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Research article - Peer-reviewed, 2005

NIR spectral information used to predict water content of pine seeds from multivariate calibration

Lestander, Torbjörn; Geladi, Paul


It is possible to predict the water content (6%-32%) of pine seeds - single seeds at 30 degree-days and bulk samples at 45 degree-days - using multivariate calibration models based on the near infrared (NIR) spectra (1100-2200 nm) of the seeds. One would expect the water peaks in the NIR spectra to contribute uniquely to the models, but this is not entirely the case. Different ways of studying models and spectra reveal that the contribution of the spectral information to the calibration models is complicated and nonlinear. Model parameters also show contributions from the biological processes in the seeds. Regression models between water content and NIR spectra using biorthogonal partial least squares (BPLS) showed that water content was associated with overtones of H-O-H, mainly around the peak of water at 1930-1940 nm, as expected. However, overtones of C-H, C=O, and N-H also influenced the BPLS models. This was caused by evolving biological phenomena, such as respiration and protein metabolism in imbibed seeds, and hence gave more complex regression models of seed-water interaction. There was also a difference in N-H absorption that indicated enhanced protein metabolism at prolonged degree-days.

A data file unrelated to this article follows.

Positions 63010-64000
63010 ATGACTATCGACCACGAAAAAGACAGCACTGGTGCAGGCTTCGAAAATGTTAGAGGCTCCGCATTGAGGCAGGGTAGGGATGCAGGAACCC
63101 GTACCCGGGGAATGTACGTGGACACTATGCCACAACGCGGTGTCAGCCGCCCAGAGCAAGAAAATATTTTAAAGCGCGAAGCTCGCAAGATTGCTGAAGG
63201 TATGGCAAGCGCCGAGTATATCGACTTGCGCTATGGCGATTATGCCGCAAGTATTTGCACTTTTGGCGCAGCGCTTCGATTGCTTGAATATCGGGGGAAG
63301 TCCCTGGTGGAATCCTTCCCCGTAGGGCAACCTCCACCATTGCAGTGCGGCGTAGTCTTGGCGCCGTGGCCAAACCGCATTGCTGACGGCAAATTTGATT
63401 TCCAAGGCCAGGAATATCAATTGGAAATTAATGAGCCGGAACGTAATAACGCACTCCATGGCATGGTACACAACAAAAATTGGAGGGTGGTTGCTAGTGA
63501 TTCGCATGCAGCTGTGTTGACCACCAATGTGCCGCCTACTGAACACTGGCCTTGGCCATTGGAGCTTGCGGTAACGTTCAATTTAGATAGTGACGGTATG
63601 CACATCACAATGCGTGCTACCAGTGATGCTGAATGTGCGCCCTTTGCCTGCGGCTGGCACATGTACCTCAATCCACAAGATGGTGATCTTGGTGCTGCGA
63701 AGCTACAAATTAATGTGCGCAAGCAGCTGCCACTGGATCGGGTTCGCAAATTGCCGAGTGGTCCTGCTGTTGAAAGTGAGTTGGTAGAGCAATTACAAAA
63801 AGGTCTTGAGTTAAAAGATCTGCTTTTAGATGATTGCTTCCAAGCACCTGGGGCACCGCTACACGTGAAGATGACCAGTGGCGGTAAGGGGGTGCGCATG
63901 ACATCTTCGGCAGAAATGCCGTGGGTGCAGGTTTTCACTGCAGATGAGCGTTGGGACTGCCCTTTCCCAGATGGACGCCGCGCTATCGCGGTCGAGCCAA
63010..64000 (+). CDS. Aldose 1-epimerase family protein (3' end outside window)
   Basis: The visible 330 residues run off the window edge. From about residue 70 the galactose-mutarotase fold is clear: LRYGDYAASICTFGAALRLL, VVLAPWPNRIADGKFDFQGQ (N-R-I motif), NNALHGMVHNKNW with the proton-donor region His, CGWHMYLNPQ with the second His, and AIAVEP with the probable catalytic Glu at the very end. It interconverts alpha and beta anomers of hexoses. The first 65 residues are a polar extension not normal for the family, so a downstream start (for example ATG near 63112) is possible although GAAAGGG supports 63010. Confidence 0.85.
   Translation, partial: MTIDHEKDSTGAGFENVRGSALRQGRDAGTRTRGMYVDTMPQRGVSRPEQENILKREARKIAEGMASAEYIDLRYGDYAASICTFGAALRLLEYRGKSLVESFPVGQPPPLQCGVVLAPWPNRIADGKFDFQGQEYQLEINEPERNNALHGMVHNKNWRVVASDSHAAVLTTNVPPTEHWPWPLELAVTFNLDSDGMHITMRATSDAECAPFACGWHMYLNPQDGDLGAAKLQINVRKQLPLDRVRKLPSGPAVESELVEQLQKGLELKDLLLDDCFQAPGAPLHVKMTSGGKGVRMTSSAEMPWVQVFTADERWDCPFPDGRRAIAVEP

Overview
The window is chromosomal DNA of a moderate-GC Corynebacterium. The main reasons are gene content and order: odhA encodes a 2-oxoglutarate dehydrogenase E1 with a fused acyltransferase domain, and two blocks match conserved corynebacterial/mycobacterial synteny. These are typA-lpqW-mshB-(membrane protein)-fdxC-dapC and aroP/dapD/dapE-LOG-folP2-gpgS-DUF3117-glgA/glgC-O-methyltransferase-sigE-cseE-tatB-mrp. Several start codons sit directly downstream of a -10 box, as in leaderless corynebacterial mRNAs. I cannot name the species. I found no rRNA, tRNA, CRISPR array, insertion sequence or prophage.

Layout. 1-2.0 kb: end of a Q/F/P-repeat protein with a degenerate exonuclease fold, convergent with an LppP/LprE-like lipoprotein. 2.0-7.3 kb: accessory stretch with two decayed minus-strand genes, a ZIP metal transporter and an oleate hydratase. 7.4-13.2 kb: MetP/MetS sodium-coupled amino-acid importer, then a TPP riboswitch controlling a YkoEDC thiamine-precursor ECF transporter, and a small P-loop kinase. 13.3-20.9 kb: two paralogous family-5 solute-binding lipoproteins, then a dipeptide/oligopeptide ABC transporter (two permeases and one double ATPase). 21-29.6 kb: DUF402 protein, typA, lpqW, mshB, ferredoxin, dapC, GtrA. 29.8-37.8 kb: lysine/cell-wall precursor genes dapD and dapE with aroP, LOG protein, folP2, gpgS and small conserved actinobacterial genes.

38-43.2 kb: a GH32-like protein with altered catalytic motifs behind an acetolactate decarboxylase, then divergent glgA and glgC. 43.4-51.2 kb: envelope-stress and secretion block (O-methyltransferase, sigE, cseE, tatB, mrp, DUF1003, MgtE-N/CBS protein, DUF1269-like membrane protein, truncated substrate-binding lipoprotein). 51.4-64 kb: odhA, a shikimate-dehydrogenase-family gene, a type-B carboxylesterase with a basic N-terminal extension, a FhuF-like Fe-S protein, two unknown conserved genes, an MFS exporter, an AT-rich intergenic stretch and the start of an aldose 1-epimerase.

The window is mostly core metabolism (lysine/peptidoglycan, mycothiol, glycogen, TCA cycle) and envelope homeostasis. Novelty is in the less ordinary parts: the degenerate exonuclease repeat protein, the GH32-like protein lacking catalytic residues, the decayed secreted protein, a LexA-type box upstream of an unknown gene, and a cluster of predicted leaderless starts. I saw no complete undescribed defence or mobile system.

Published in

Canadian Journal of Forest Research
2005, Volume: 35, number: 5, pages: 1139-1148